3. Working with the Boom Days Committee, and then seeing how this event comes together each year. Some groups struggle to raise money and run events in this town. They need to take “how-to” lessons from both the Boom Days Committee and the Leadville Lions.
2. Having the firefighters as grand marshals, and then seeing them around town all weekend participating in various events. They aren’t just a bunch of good-looking faces in fancy uniforms (although we do appreciate that aspect, too).
And our No. 1 . . . An opportunity to see former friends and neighbors who return to Leadville for Boom Days weekend each year. It’s like a family reunion, only better, because great food and entertainment are thrown in.
ASARCO files for
by Ann E. Wibbenmeyer
Herald Staff Writer
August 18, 2005
ASARCO LLC has filed for chapter 11 reorganization bankruptcy, which could affect Superfund site cleanup projects.
The most affected appears to be the Globe plant just off of I-70 east of Denver, which is not run through a trust fund. The Yak Tunnel and Kids First projects are ASARCO California Gulch Superfund site projects in Lake County.
Filing for bankruptcy has some impacts on everything, said Bob Litle of ASARCO, but it is still early in the process. It will be some time before all is figured out, he said.
Kids First is funded through an escrow account that is not held by ASARCO. The money in this account should not be affected, said Litle.
ASARCO has been talking about the financials for a while, said Litle, but, “the actual filing was a surprise to me,” he said.
For now, the California Gulch Superfund site projects should be business as usual, he said.
Old Trail 100 record is ‘crushed’
by Ann E. Wibbenmeyer
Herald Staff Writer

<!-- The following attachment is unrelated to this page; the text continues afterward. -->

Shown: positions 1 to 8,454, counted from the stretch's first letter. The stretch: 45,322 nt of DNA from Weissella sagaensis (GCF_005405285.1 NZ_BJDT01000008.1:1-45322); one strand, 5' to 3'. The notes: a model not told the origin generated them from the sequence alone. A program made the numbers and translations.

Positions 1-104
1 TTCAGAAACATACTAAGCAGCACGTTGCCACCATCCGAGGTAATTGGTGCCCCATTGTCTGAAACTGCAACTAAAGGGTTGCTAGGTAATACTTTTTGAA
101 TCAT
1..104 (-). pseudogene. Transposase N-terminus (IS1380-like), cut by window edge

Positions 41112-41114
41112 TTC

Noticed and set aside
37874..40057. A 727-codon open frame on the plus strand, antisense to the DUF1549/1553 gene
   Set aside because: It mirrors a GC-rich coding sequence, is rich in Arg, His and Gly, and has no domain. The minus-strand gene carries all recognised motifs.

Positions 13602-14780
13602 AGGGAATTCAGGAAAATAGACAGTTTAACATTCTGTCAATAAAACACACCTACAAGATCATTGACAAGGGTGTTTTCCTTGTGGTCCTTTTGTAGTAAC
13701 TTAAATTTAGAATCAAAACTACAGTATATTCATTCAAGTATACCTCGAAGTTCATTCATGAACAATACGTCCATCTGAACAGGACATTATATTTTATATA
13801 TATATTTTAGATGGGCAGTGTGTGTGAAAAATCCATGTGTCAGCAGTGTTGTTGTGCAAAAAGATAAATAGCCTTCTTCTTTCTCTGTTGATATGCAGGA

August 25, 2005
Surprising almost everyone, Matt Carpenter of Manitou Springs crossed the finish line at the 23rd annual Leadville Trail 100 ultra marathon at 7:42 p.m. Saturday.
Instead of the crowd of well-wishers usually stationed at the finish line to cheer him in, Carpenter was met by his wife, Yvonne, who had the only camera present for his finish.
“He crushed last year’s record by one-and-a-half hours,” said Ken Chlouber at the awards ceremony on Sunday.
Last year’s record-setting time was 17 hours, 16 minutes and 19 seconds set by Paul DeWitt, who did not run this year. Carpenter’s time was 15:42:59.
Three hours and 21 minutes later, Dan Vega, Colorado Springs, crossed the finish line in second place with a time of 19:03:01.
Another spectacular finish came at the very end of the 30-hour race. Spectators were treated to a real cliff-hanger when Giovanni Battista Torelli, Rome, Italy, came in at 29:59:59.
Spotting the lone runner wavering as he headed down the 6th Street hill while the clock ticked away, the crowd wasn’t about to see him miss the mark by just a few seconds.
Everyone cheered Battista on loudly as he crossed the finish line just as Mayor Bud Elliott shot off the gun signifying the end of the race.
Another notable performance came from Jeffrey Tiegs, Ft. Carson, who placed eighth with a time of 20:37:55. Tiegs has completed three tours of duty in Iraq. As he was given his award Sunday, the crowd gave this “army of one” (as one audience member described him) a standing ovation.
The first Leadville finisher was Gene Bartzen, with a time of 24:02:27. He was 39th overall.
The only Leadville lady to finish was Jeanne Willis, with a time of 28:58:40, putting her 143rd overall.
Of the 407 runners who started the race, 213, or 54 percent, finished.
(Marcia Martinek, editor, contributed to this story.)